In this article, I will look at what programme is, and how you can use, test, and have fun with it in design. I will also explain some basic ways of thinking about programme on your project, and different techniques architects often use to explore and explain programme.
Mental health issues and the plight of stressed-out architecture students are fairly well-discussed. But how can we begin to change things? And, whether you're at, or perhaps thinking about going to architecture school, how can you support and look after yourself, so you can live your dreams to your full potential?
There are quite a few things you don't get taught at architecture school. You can't, and shouldn't expect to learn everything there ever was to know about architecture in a period of about 5 years.
This week, we're starting things off with: 5 things you won't get taught at architecture school: the work edition.
It's a simple question, but it's also the one I am asked most often, both by readers of Portico and by anyone who happens to know I studied architecture: friends in different fields, family members, and people I've just met. It sometimes seems like everyone is interested in architecture, but no one knows quite what it is or exactly how you go about doing it.
Hhow do you feel about group work?
In my experience - both as a student and as a teacher - there are two kinds of people at architecture school, those who love group projects, and those who begin trembling with anxiety at any mention of working with others.
Unfortunately, all it takes is one bad group project experience to tip those in the first group into the latter group. And going back the other way isn't such an easy slope to climb.
If your architectural drawings have glaring inadequacies in the construction or structural department, your tutors, critics, peers and clients will be distracted from the really rich, well-considered and revolutionary aspects of your work. To avoid this, u need to make your architectural concept believable.
The ‘gap’ between university and practice is a hot topic of discussion in the architectural community worldwide. A large part of this discussion focuses on scrutinising everything that Architecture School doesn't teach you - but practice does. The phrase I've heard architects and graduates use time and time again when talking to students is that:
"You'll learn more in your first year of practice than you ever did in architecture school."
It's true there’s things you won’t learn at Architecture School. But let me ask - did you really plan on studying for 5 years, and then learning nothing more and just going through the motions day in and day out for the next 45 years? Probably not. I certainly plan on - and revel in - learning something new every single day. On the flipside, that doesn't mean I don't value my time at architecture school immensely.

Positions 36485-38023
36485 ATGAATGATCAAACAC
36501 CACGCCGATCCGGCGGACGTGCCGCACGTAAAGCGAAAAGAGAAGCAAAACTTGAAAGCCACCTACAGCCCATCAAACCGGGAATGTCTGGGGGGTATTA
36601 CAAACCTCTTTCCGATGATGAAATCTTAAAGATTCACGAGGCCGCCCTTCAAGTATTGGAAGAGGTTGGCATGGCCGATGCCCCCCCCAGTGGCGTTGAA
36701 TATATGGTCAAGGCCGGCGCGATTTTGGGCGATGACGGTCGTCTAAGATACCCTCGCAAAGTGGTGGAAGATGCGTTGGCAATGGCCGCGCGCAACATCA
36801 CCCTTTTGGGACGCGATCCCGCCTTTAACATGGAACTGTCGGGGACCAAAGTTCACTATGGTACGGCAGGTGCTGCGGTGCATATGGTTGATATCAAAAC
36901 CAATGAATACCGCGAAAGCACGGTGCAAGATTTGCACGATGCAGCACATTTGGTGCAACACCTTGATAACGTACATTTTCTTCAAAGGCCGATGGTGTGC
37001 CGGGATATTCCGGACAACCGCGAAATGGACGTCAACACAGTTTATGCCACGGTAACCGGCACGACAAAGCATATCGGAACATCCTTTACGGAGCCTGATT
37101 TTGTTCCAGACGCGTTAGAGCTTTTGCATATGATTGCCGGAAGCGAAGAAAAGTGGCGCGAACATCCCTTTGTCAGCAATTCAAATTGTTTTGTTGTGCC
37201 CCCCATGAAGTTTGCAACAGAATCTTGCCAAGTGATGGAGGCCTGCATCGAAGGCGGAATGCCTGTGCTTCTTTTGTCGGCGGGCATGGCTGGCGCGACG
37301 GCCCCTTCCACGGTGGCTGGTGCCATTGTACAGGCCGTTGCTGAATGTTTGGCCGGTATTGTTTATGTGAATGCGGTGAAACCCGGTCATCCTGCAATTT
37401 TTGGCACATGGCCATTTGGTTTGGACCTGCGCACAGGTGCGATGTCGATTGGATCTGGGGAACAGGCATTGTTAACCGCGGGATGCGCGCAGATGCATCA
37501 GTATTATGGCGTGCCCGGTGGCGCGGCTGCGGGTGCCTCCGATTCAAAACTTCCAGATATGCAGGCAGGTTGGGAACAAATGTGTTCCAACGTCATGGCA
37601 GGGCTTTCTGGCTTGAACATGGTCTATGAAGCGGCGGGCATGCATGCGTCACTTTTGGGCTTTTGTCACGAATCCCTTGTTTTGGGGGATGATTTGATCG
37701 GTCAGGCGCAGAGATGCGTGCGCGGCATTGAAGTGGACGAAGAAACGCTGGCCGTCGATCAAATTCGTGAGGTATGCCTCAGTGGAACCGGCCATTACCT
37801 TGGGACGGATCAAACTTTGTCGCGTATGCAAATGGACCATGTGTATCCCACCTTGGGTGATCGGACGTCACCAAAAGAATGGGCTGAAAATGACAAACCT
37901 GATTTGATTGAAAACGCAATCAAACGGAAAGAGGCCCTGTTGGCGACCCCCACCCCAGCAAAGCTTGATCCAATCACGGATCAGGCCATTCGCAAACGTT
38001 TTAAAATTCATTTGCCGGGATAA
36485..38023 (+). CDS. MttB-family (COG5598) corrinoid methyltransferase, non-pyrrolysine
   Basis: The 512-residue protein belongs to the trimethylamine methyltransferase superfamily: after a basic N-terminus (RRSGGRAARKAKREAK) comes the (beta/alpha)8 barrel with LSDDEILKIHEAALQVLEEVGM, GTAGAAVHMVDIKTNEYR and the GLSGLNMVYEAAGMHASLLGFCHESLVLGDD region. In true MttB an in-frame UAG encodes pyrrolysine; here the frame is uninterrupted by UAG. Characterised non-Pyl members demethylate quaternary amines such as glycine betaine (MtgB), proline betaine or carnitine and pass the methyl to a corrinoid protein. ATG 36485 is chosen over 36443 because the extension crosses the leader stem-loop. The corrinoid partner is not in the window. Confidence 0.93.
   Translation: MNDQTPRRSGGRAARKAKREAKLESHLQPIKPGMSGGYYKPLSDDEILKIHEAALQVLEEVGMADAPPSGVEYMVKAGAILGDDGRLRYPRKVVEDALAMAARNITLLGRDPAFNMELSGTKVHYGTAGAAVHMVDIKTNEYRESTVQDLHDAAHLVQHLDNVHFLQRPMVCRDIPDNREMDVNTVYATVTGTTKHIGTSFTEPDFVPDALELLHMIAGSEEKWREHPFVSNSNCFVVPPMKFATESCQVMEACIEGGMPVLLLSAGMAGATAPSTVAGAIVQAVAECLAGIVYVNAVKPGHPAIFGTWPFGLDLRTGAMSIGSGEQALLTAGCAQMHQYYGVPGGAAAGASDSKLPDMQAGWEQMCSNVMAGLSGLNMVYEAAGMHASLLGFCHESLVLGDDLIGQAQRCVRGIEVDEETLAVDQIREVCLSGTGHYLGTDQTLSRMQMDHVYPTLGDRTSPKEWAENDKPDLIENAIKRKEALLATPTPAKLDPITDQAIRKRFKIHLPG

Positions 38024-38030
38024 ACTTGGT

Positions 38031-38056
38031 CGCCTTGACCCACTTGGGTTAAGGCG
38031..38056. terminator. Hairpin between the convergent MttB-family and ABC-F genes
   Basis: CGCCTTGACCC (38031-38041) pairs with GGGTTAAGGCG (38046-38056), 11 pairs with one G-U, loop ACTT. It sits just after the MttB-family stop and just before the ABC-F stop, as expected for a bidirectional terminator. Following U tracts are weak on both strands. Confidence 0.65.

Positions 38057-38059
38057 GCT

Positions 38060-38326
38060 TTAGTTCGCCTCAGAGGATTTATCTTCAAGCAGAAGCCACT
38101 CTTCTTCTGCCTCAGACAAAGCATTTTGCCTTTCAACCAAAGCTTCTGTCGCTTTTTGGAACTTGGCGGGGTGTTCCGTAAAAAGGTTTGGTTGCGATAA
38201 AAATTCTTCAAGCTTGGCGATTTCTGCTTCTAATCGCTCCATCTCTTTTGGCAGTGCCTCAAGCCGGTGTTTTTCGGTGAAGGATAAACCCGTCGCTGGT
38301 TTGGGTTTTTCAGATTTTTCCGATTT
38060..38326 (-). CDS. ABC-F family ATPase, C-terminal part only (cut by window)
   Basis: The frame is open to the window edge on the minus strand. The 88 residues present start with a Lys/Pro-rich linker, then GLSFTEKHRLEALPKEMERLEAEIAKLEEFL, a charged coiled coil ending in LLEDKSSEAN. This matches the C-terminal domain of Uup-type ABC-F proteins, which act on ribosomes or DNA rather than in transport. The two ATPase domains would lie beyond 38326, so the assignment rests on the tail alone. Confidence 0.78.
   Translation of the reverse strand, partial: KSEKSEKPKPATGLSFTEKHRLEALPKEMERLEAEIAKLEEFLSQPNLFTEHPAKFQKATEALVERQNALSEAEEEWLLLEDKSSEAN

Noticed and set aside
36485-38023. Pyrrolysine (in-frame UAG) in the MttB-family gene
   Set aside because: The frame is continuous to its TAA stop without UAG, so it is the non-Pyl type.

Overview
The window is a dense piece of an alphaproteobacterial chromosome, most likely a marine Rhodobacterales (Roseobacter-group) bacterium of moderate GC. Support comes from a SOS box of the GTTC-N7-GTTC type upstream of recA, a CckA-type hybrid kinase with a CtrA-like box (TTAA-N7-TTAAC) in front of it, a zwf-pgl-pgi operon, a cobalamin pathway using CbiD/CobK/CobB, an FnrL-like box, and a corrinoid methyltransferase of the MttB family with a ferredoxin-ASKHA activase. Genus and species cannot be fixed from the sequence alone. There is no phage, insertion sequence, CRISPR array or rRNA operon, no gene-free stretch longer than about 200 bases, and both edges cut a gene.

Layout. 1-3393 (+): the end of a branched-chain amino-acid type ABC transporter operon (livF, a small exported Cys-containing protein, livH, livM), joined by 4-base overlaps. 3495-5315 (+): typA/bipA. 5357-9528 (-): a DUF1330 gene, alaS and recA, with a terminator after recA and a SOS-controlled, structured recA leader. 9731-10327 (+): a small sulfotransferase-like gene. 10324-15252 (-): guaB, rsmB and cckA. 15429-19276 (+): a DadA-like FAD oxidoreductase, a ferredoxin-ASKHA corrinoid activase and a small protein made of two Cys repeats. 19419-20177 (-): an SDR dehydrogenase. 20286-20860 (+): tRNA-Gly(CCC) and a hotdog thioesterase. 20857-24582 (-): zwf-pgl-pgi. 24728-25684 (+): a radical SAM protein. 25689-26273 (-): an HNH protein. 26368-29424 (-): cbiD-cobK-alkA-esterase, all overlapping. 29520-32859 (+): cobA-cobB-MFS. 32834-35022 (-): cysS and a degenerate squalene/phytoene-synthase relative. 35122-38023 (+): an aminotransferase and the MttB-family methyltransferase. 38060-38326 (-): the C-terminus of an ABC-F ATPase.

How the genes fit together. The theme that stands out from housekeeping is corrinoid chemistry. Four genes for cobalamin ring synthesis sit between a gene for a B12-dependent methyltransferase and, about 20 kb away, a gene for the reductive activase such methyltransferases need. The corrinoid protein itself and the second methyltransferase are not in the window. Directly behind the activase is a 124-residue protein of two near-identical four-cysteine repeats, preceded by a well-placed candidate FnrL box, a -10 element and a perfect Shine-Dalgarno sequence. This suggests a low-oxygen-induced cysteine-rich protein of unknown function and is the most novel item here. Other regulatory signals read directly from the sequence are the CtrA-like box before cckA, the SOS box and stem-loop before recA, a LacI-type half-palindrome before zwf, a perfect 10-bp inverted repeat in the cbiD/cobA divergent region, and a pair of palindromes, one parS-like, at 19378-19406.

It's interesting to me how much my perspective on learning about architecture, and about what is important, changes over time. After a few years in practice now, I feel like I'm fairly well positioned to assess, from my own experience, not just what but also how I learnt at university, versus the what and how of learning in practice.
And to me - the idea that you'll learn more in 1 year of practice in an architecture firm than you will do in 5 years of study just isn't true. It's a myth.
THE MYTH OF LEARNING ABOUT ARCHITECTURE
This post isn't about content - the quantifiable 'stuff' you learn - in either situation, or about how well architecture school 'prepares' you for practice. Instead, I'm going to unpack for you:
- why I think it is a myth that you learn more in practice;
- the conditions that perpetuate this myth; and
- why it's a dangerous way to think - not matter what stage you're at in your journey.
I hope that in doing so, you'll understand that it's just a myth, and doesn't have to be your reality!
Instead of falling prey to the myth, you can choose to be strategic in your education, and take the driving seat in your architectural journey.
Your first year of architecture school will be exciting - there's no doubt about that! But it might also be daunting, and even overwhelming at times.
The class structures, workload and expectations are probably very different to what you have experienced before, either at school or in the workplace. In fact, even if you have studied at university before coming to architecture, the expectations and intensity of the studio environment can catch you off guard.
In this post, I'm going to share with you some of the things that might be different at architecture school.
I'll let you know:
- what to expect;
- what the workload is like,
- how you can manage your time.
I'll also talk through some ways you can prepare for and manage them - so you can focus on doing your best work!
Figure-ground drawings show the relationships between positive and negative spaces, solids and voids, or shadows and light.
INTRODUCING THE FIGURE GROUND
In this post, I'm going to share with you everything you need to know to get started with figure ground drawings.
what a figure ground drawing is in art and architecture,
why you would use a figure-ground drawing;
a range of architectural examples including the famous 'Nolli Map'; and finally
how you can make your own figure ground drawing.
WHAT IS FIGURE GROUND DRAWING?
The definition of a figure ground drawing, simply put, is any drawing which uses contrast to show the relationships between positive and negative spaces, solids and voids, or shadows and light.